Le Mans 1955
Documentary covering the 1955 Le Mans endurance race – the one with the terrible crash that influenced the future of motor racing.
Documentary covering the 1955 Le Mans endurance race – the one with the terrible crash that influenced the future of motor racing.
A journey through some of the National Trust’s huge collection of gardens. Presented by Alan Titchmarsh, the featured gardens include: Stowe Landscape Garden, Buckinghamshire; Rowal Lane, County Down; Blickling Hall, Norfolk; Powis Castle, Wales; Hinton Ampner Garden, Hampshire and Stourhead in Wiltshire.
Alan Titchmarsh visits eight of England’s lesser-known gardens. The small gardens on display include: Hestercombe House in Gloucestershire; Brook Cottage in Oxfordshire; Cobblers on the Kent/Sussex border; the Kensington Roof Garden; Calke Abbey’s kitchen gardens; and the Salcombe estuary estate.
Alan Titchmarsh takes the viewer on a tour of ten historic English houses: Blenheim Palace in Oxfordshire; Chatsworth in Derbyshire; Harewood House in Yorkshire; Castle Howard; the Beaulieu Estate in Hampshire; Woburn Abbey in Bedfordshire; Warwick Castle; Wilton House; Leeds Castle in Kent; and Longleat in Wiltshire.
In this episode: Finland: Stalin’s Red Army has been fighting a dogged opposition – The progress of the Germans pushes British forces back to the sea – A massive evacuation operation is mounted – Coventry is bombed – The King receives a decoration – First woman naval doctor.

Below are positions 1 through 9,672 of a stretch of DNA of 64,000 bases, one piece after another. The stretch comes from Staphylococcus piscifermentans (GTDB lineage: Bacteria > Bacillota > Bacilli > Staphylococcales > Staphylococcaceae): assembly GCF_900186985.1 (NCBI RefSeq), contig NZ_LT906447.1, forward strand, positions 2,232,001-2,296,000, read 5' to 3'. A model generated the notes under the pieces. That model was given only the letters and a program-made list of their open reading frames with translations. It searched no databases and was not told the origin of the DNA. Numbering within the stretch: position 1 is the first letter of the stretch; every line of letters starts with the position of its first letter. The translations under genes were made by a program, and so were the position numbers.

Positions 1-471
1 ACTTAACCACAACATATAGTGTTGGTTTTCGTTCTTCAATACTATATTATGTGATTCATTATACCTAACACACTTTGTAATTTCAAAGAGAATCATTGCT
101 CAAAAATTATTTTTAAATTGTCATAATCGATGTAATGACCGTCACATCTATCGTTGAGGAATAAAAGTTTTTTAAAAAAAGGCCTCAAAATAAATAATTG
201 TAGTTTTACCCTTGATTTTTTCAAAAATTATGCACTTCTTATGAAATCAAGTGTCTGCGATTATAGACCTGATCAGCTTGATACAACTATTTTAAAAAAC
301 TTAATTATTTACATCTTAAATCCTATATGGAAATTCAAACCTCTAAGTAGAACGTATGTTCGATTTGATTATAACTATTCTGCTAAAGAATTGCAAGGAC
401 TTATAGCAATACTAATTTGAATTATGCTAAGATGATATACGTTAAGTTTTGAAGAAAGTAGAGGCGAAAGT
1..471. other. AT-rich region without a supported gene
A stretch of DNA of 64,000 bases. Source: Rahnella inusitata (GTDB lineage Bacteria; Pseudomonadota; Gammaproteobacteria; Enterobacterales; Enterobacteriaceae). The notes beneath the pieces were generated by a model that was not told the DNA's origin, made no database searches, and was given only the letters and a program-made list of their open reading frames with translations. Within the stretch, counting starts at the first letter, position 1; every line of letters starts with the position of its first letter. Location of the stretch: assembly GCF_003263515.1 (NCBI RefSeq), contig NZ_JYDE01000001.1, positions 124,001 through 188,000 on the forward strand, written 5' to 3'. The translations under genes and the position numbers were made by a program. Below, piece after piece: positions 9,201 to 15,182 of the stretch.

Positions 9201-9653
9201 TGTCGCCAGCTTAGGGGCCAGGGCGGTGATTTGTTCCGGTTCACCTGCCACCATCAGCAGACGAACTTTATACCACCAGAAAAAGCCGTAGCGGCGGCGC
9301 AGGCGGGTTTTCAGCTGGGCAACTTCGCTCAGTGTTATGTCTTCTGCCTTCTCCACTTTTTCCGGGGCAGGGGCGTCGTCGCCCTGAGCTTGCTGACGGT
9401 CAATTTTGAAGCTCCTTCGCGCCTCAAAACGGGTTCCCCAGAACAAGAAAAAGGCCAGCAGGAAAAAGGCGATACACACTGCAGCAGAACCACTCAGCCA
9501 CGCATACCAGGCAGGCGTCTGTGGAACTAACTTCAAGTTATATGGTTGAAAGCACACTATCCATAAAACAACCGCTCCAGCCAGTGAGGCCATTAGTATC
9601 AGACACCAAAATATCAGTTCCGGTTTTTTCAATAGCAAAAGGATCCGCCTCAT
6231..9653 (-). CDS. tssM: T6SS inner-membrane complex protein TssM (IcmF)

In this episode: Britain joins the common market – Bloodshed in Northern Ireland continues – Egyptian treasures draw massive crowds to the British Museum – Vietnam: communist troops from the North launch their biggest offensive in four years – Charlie Chaplin returns to America for the first time in twenty years – The Munich Olympics: Terrorist attack on Israeli athletes.
In this episode: The tragedy of the Spanish Civil War intensifies – The year of Guernica – Japan and China are at war – USA: Franklin D. Roosevelt begins his second term as president – Edward VIII has resolved to marry American divorcee Wallis Simpson – Prince Albert, father of Elizabeth and Margaret, becomes king.
In this episode: Environmental awareness is growing: Acid Rain – Lebanon erupts into civil war – Margaret Thatcher vs the unions – Britain breaks off diplomatic relations with Libya – Philippines: Three quarters of a million people march in the capital – The LA Olympics proves golden for Britain.
Including: Berlin Airlift begins, Mao’s communists take over in China, Korean War starts, French surrender at Dien Bien Phu, Soviets crush Hungarian Revolt, erection of the Berlin Wall, Cuban Missile Crisis, Soviets put down Prague Spring, Berlin Wall comes down, and official end of The Cold War – Bush/Gorbachev agree to deal.
Including: Hitler annexes Austria, Germany invades Poland, evacuation of Dunkirk, London Blitz begins on civilian targets, Pearl Harbor attacked, Battle of El Alamein begins, Fall of Stalingrad – German Army Surrenders, D-Day Landings, liberation of Paris, Big Three meet at Yalta to carve up post-war world, Germans surrender to Montgomery, VE Day celebrations, and Atomic Bomb dropped on Hiroshima.
Including: Emily Davison throws herself under the King’s Derby Horse, start of UK general strike, Martin Luther King delivers “I have a dream” speech, Grosvenor Square anti-Vietnam riots, Paris Riots, Heysel Stadium riots, Tienanmen Square Massacre, Ceausescu Overthrown, Soviet coup failed, Los Angeles race riots, Yeltsin crushes political rebels, and Orange Revolution.